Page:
terminal and urged the men there to return to work. Other officials of the International were dispatched, including Presser to Local 377 and Albert Dietrich and William Neidig to Local 249, to assist the beleaguered local officials and at least Dietrich spoke to the striking members of Local 249 at the meeting of September 15. Two International officers, Walter Shea and Robert Flynn, testified that from the inception of the strikes the International was in contact with officials of the striking locals on almost a daily basis. These largely conciliatory efforts of the International culminated in a meeting at the International's offices in Washington, D.C., on September 17, at which the "riot act" was read to the strikers' leaders.
In light of its obligation, and of the gravity and endurance of the strikes, the International's undertakings to induce the strikers to return to their jobs were veritably negligible. The range of sources of persuasion available to it were fairly vast. Short of placing either of the locals in trusteeship, it could have directly threatened the strikers with fines, suspension or expulsion; it could have proceeded to impose fines, suspensions or expulsions (and have expedited such proceedings); it could have acted sooner in sending International representatives to urge the dissidents to step aside to allow the men to return to work. Further, those representatives who were sent could have urged the return of the men to work in more forceful, uncompromising terms.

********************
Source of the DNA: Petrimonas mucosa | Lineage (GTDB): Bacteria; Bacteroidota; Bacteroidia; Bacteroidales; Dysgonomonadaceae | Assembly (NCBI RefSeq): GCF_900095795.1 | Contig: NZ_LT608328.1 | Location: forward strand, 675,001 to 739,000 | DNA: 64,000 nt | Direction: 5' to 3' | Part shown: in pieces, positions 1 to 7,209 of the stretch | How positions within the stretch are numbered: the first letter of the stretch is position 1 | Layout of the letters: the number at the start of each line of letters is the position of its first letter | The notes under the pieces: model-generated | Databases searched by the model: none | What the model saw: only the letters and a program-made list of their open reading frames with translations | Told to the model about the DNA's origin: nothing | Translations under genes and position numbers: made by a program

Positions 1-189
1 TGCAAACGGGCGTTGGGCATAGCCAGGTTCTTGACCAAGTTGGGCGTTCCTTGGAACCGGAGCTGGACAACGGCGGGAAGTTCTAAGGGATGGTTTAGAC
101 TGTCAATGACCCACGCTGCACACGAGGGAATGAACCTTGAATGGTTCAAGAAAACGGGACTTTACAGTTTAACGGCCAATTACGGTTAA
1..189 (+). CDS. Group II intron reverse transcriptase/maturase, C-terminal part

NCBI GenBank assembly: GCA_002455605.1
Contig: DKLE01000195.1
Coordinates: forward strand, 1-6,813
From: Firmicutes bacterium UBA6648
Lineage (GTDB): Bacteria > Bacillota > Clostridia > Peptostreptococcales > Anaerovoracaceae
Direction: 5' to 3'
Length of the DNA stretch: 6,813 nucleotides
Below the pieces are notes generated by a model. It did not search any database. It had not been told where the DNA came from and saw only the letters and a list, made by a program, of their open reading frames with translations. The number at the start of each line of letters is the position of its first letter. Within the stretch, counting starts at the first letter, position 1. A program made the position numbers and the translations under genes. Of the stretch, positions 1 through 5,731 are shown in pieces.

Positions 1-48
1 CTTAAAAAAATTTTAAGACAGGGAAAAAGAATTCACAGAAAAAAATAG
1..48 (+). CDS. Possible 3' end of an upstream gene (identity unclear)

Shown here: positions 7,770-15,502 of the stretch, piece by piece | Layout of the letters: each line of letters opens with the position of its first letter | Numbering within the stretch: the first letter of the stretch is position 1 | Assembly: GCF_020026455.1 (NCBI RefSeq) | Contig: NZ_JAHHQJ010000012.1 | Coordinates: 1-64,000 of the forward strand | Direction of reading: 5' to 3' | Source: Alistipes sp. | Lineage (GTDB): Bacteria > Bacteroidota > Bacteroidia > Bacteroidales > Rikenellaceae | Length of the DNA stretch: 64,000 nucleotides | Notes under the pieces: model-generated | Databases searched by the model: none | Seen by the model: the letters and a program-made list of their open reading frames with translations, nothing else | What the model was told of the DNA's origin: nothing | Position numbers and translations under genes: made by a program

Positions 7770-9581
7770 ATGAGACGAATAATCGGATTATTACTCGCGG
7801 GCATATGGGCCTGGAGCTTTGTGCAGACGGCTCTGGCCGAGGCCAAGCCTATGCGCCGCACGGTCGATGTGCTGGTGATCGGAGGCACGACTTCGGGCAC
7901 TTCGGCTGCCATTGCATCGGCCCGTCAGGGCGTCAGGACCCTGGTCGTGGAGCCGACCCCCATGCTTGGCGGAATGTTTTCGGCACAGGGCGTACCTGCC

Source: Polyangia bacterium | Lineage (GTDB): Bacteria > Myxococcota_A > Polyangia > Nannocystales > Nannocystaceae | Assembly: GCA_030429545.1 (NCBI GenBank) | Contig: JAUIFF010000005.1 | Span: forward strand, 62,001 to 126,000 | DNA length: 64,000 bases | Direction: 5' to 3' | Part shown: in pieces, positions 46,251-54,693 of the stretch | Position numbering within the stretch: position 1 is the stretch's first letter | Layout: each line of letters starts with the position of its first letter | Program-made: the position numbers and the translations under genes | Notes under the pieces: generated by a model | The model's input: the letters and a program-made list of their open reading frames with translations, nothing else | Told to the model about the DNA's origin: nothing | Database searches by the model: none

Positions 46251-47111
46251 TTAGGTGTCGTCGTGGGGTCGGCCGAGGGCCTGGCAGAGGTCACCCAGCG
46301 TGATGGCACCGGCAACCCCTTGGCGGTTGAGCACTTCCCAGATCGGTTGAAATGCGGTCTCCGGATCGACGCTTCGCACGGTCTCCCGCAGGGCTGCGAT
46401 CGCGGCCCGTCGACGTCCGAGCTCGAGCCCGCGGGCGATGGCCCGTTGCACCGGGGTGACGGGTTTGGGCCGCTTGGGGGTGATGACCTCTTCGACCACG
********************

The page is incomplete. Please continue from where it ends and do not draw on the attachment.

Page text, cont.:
Additionally, it could have called a meeting of the leaders of the strikers in its Washington offices far sooner than almost one month after the strikes began, and it could have directed a vote of the strikers by secret ballot. Indeed, it was with the occurrence of these latter two events that the strike was brought to an end. In sum, then, the restraint with which the International went about making efforts to break the strikes, in the face of the urgency of the need for strong, unmistakably intended measures, I think compels the conclusion that the International, like Locals 377 and 249, breached its contractual obligation to the plaintiffs to deplete, if necessary, its arsenal of all available means to halt the strikes.
An Order will be entered imposing liability on all three defendants, and the trial of these actions will proceed to the second phase, i.e., that of the issues of damages, including mitigation of damages, if any.
And now, to wit, this 30th day of March, 1973, in consideration of the foregoing Opinion, it is ordered that judgment as to liability only be and the same hereby is entered for the plaintiffs, Eazor Express, Inc. and Daniels Motor Freight, Inc. and against the defendants, International Brotherhood of Teamsters, Chauffeurs, Warehousemen and Helpers of America and its locals, Local 249 and Local 377.
It is further ordered that the damage phase of this action shall commence on Monday, May 7, 1973 at 2:00 P.M. in Court Room No. 12, 10th Floor, United States Post Office and Courthouse.